Do I Need a Root Canal

Root canals can save or repair teeth that have been damaged by infection or decay. When a tooth does not get needed root canal treatment, the surrounding tissue may become infected and surrounded by abscesses. Root canals consist of removing the inflamed and infected nerve and pulp of the tooth.
Root canals are available at 75th Ave Dental Studio in Glendale and the surrounding area. Do not put off saving your tooth.

dentist explaining procedure to a woman in pain

Resolving Pain With Root Canals

The dental issues that cause the need for root canals often make patients uncomfortable. At the bare minimum, patients will experience an excruciating toothache. These toothaches may be spontaneous, occurring even when the patient is not using the tooth. Eventually, this may evolve into a severe headache. Many patients often do not make the connection between the toothache and the headache.
A tooth that is still alive will also be sensitive to heat and cold, even after the patient has removed the stimulus. The tooth may be particularly susceptible to heat sensitivity. Patients with teeth that are already dead and have become abscessed will cause pain when the patient chews or otherwise puts pressure on the tooth. Any abscesses may produce swelling or bleeding, even to the point of requiring emergency care.


When to See a Dentist About Root Canals

Many different factors may contribute to a patient needing a root canal. These conditions can manifest themselves as various symptoms.

Chips or cracks in the tooth

Chips or cracks in the tooth allow empty spaces for bacteria to settle in and cause infection and inflammation, while tooth sensitivity may be a sign of severe decay or nerve damage.

Tooth sensitivity

Tooth sensitivity may linger longer when the blood vessels and nerves in the tooth have become infected or damaged. Swelling may also come and go. It is frequently associated with abscesses, which may be accompanied by unpleasant taste and odor.

Infected teeth

Infected teeth may also feel looser than healthy teeth, due to nerve death softening the bone. Furthermore, teeth may turn grayish-black when the roots have been damaged and the internal tissue has been broken down.


Emergency Root Canals

Since every tooth that requires a root canal is in the process of dying, patients should consider every root canal an emergency procedure. Delaying treatment will only increase the chances of pulp necrosis, or having the pulp of the tooth die off entirely. Only a root canal procedure or tooth extraction can reverse the symptoms of pulp necrosis. When left untreated, pulp necrosis may put patients at risk for infection, fever, jaw swelling, cellulitis, abscesses (including those in the brain), sinusitis, periodontitis, and bone loss. Contact our office immediately if you are experiencing severe toothaches when biting down or chewing, sensitivity to hot or cold temperatures (especially hot), darkening or discoloration of the teeth, swelling or tender gums, and pimples on the gums.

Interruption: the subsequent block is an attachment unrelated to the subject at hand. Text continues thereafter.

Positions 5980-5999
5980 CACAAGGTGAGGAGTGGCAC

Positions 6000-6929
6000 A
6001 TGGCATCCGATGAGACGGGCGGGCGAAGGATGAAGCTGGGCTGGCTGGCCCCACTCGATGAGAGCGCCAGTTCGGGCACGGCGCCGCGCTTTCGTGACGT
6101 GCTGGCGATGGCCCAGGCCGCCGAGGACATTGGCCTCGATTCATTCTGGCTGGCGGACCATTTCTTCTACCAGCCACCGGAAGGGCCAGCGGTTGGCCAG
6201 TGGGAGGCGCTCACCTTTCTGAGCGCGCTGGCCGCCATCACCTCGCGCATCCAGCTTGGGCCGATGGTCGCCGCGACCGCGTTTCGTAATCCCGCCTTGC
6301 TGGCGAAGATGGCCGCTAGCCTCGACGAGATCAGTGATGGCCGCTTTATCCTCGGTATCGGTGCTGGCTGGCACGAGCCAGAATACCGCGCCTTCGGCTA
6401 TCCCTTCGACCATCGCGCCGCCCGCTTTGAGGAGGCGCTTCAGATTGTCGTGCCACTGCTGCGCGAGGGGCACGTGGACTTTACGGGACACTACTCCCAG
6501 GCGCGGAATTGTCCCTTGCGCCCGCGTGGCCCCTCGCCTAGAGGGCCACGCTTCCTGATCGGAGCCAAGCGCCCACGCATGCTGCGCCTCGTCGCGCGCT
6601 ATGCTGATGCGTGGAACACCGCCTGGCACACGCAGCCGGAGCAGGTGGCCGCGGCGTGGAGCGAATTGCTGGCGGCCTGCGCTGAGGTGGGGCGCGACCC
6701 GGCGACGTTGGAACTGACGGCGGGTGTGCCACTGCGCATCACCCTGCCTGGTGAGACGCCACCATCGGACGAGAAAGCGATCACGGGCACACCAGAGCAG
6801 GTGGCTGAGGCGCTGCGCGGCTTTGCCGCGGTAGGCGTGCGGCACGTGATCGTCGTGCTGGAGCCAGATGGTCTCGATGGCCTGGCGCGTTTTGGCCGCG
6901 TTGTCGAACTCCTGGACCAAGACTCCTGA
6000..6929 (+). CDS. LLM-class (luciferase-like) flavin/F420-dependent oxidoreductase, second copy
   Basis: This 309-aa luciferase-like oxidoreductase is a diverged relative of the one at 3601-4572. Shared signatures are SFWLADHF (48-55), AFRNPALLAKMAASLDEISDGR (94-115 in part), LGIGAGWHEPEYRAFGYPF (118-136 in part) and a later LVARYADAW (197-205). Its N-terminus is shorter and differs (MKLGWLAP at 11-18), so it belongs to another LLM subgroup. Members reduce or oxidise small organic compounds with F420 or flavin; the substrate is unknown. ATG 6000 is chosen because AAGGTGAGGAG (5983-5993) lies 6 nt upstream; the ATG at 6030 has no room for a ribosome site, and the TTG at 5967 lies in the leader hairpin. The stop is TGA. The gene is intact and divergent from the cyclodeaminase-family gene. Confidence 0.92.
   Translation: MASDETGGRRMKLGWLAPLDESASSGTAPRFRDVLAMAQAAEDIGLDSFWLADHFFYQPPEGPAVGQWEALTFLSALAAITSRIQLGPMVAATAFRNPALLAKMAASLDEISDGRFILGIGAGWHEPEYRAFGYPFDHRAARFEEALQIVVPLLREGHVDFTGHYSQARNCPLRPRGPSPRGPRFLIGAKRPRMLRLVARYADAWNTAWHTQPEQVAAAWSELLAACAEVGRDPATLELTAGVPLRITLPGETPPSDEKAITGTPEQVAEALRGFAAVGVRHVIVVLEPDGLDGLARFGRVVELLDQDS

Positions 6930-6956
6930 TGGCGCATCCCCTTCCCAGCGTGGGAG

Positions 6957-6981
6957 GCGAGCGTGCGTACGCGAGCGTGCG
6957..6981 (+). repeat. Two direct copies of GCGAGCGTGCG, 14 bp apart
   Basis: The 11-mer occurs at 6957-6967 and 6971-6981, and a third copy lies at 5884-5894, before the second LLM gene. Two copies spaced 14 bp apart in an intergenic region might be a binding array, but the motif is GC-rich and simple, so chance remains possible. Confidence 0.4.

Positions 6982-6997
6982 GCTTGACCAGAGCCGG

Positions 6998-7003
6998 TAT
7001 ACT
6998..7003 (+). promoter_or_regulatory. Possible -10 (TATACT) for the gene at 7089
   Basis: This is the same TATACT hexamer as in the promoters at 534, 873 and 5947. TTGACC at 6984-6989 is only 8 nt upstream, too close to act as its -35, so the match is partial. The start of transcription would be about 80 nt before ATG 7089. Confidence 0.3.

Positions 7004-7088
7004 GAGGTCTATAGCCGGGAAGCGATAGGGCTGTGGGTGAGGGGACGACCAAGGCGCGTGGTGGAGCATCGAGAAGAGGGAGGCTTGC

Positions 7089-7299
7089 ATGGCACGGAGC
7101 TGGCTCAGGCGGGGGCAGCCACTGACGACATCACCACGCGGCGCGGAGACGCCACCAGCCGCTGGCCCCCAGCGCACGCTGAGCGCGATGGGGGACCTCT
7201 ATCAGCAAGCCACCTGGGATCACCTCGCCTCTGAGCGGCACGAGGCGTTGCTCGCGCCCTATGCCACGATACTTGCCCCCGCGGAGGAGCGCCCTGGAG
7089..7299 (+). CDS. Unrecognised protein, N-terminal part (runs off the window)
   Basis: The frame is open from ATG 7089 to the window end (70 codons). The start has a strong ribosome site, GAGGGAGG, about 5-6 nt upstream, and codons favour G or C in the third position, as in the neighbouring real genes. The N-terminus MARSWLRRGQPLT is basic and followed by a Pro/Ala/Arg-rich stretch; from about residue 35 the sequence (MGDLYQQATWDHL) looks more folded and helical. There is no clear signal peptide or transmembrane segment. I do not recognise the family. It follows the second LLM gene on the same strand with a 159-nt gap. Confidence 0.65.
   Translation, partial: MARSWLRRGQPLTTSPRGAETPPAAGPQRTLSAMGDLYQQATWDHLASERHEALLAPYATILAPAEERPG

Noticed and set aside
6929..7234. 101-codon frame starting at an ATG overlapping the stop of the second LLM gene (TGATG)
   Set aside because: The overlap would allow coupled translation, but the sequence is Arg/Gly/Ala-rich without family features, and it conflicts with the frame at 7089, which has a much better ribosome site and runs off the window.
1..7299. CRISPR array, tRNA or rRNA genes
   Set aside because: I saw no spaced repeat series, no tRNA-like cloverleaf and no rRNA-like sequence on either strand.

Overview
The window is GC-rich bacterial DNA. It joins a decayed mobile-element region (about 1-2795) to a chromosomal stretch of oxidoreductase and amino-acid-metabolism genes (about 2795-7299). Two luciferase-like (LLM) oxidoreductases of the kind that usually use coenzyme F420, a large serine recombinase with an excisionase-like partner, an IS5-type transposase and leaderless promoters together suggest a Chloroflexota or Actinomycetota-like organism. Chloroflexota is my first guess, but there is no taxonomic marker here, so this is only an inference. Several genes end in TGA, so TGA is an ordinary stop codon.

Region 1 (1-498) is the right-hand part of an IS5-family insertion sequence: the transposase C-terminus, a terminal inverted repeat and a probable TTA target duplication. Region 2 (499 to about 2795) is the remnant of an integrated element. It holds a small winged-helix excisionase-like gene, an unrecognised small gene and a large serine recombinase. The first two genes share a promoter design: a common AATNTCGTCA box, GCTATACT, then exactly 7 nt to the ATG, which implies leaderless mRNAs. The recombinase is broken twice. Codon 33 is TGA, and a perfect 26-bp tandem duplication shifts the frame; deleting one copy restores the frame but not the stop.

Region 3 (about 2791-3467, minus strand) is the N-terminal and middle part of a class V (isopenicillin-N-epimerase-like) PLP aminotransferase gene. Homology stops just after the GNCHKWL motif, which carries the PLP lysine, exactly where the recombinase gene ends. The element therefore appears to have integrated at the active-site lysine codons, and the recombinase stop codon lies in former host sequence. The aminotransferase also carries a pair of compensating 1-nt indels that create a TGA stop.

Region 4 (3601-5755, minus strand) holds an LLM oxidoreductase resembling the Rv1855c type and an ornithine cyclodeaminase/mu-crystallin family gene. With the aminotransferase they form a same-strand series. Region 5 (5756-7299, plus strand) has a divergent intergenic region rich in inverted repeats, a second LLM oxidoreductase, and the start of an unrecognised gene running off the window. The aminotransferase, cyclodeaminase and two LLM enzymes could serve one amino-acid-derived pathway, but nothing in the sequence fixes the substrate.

FAQ's About Root Canals

dentist explaining root canal
  • What happens during a root canal?

    A root canal procedure may require multiple office visits. The first step is for our team to take an X-ray to see the shape of your root canals and look for any signs of infection. Then, during the actual procedure, the dentist removes the inflamed nerve and pulp of the tooth. The inside of the tooth will be cleaned and sealed.

  • Is it painful to get a root canal?

    It is a common misconception that root canals are excruciatingly painful. With modern technology, getting a root canal is not much more uncomfortable than getting a cavity filled. Root canals can address the causes of any pain you have been experiencing due to the damaged tissues.

  • How long does it take to get a root canal?

    This varies on a case-by-case basis. However, most patients can expect one or two 90-minute appointments.

  • What should I do while recovering from a root canal?

    Avoid placing any pressure on the affected area, and eat carefully. Refrain from chewing on the side of the mouth where you had your root canal. Opt for soft foods until your tooth has healed. Usually, patients can manage any pain or discomfort during this time with over-the-counter medication.

  • How long will it take me to recover from my root canal?

    You may be uncomfortable for a few days after the anesthesia wears off, especially if you were already dealing with swelling and inflammation. You should be able to return to your normal activities as soon as the day after the procedure. If your pain worsens or does not subside, call our office immediately.